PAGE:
How to photograph families

Magical moments; Beautiful lighting and strong compositions. If you have a strong understanding of these elements you’ll capture some beautiful images. It doesn’t matter what camera you’re using.

Audio Script

Magical moments; Beautiful lighting and strong compositions. That’s it. If you have a strong understanding of these elements you’ll capture some beautiful images. It doesn’t matter what camera you’re using.

My name’s Garry Wilcox from One Sky Photography Courses and today we’re are learning how to create beautiful family images you’ll be proud to display in your home. I’ve got a free cheat sheet summarising this lesson you can download from the resources page at

Family photography is about capturing moments and real emotion, it’s not about cameras. Don’t ask people to smile, get them doing something fun like giving a piggy back or playing in the park.

When you get a real smile or laugh always be ready to capture it. Don’t get bogged down in camera settings or thinking about apertures and shutter speeds that you miss moments. If you’re spending too long playing with your camera your family is going to get bored and you’re going to get fake cheesy smiles.

Use Auto mode  if you have to. P mode is a great mode for beginners to use. It’s fully automatic just point and shoot but you have more options than the Auto mode. When you get faster you can use the other modes.

Moments happen spontaneously but sometimes you can predict what’s going to happen next.  After finishing a photo shoot of this boy and his parents he ran to his grandmother for a hug. Although the grandmother wasn’t planning on being part of the shoot I had my camera ready for this beautiful moment.

You don’t want your subjects squinting in the midday sun or have half their face in shadow. You need to find soft, directional light. Overcast days are great because the clouds soften and diffuse the sun, meaning no harsh shadows. If it’s a sunny day, find some shade under a tree or door frame.

This image was taken under a veranda at midday.

Usually when it is time for the family portrait you get everyone standing together almost like a police lineup. Having everyones head in a level row is not that exciting. If you get everyone sitting and stagger everyone’s head position you get a much more interesting image.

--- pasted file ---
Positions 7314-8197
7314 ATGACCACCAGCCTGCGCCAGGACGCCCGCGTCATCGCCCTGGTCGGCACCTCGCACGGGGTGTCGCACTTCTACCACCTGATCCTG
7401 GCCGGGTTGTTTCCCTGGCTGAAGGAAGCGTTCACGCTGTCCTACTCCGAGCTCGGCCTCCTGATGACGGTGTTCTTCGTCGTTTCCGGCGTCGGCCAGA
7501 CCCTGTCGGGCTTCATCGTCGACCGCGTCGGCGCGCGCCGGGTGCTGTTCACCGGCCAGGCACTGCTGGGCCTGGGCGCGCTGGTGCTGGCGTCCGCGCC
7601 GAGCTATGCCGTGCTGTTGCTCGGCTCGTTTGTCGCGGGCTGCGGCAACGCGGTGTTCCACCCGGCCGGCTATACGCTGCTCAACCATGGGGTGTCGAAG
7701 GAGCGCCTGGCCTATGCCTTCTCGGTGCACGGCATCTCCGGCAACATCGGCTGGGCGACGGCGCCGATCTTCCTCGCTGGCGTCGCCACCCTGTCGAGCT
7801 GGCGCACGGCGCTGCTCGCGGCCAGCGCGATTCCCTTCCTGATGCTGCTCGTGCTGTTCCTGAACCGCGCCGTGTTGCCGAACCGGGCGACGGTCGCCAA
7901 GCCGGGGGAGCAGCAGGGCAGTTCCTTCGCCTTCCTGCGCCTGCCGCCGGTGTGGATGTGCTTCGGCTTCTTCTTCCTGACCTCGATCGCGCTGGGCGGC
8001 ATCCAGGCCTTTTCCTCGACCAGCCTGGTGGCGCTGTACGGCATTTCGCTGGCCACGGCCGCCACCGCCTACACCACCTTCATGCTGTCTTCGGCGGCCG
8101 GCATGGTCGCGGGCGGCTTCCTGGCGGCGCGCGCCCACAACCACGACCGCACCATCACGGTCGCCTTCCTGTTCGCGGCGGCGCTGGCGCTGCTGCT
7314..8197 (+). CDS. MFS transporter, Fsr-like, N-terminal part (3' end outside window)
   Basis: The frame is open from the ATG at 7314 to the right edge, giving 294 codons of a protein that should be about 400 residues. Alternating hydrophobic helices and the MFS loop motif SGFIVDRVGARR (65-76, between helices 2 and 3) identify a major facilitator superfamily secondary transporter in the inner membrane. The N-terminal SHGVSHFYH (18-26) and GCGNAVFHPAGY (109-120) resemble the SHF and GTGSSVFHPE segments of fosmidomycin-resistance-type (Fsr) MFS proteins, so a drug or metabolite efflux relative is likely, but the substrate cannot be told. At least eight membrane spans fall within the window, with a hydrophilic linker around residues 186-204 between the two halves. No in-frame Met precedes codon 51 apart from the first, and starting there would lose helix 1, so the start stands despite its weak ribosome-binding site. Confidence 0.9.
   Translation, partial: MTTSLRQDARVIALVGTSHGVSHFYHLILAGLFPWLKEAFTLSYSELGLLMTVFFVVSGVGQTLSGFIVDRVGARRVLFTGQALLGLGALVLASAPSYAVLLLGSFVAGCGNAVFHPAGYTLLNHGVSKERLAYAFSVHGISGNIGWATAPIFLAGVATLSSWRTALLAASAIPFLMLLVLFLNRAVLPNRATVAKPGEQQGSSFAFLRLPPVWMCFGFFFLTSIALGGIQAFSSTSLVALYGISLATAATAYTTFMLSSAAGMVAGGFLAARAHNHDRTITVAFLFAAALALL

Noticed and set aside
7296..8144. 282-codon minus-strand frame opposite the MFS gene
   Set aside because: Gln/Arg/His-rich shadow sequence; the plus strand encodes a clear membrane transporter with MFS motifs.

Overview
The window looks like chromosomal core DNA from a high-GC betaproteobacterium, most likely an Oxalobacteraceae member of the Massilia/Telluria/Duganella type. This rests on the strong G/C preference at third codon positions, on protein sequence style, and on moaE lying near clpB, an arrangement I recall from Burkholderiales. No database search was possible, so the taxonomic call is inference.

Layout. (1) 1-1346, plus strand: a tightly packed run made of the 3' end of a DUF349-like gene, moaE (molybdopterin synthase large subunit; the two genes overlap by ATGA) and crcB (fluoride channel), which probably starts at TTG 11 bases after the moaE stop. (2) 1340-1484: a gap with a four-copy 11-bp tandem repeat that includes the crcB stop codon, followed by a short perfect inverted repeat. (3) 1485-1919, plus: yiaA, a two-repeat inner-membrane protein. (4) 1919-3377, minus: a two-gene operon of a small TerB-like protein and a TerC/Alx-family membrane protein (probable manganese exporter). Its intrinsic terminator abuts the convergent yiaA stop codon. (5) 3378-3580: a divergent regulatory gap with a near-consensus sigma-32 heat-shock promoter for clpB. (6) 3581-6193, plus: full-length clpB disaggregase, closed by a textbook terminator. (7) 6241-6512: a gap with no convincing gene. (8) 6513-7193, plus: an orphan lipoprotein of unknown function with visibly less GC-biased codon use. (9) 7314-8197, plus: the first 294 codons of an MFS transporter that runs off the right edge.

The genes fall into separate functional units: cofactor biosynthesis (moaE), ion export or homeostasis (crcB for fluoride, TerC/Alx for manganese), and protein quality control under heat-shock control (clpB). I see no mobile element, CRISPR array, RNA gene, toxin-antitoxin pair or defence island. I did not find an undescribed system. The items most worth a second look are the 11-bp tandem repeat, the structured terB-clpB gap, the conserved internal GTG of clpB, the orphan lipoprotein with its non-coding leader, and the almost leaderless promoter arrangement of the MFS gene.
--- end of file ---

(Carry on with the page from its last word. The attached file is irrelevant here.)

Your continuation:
If you’re going to get them to stand, get them moving. Perhaps walking or running together towards the camera. It often results in a lot of candid laughs and much more dynamic images.

“If your photos aren’t good enough, then you’re not close enough” (That’s what famous photojournalist Robert Capa once said. Family portraits are all about people. Get closer and focus on the people and their expressions. If the background, legs, feet etc aren’t adding anything to the moment, crop them out.

Most of us take photos at eye level, which means all our family portraits look the same. Just by bending your knees or shooting from a different perspective will give you unique images.

If you are not sure how to place all the family members, a good starting point is to make a triangle or pyramid with the tallest person in the middle. Triangles are pleasing to the eye. Remember family portraits are all about relationship and connection so always ask them to squish in a bit tighter.

“It is more important to click with people than to click the shutter” (Eisenstaedt).
The best photographers don’t necessarily have the best cameras or the most technical knowledge. However, they know how to relate to children and grown-ups from all walks of life and how to make them feel relaxed in front of the camera and ultimately capture authentic moments.

Remember capturing great images is not about cameras it’s about capturing real moments, finding good lighting and strong compositions.

Don’t forget you can download my free cheat sheet summarising all these tips. Visit and click on resources

Please like and subscribe to see more videos. If you have any questions you can let me know in the comments below.

I run a range of photography courses in Perth, Western Australia. Visit my website for more information.



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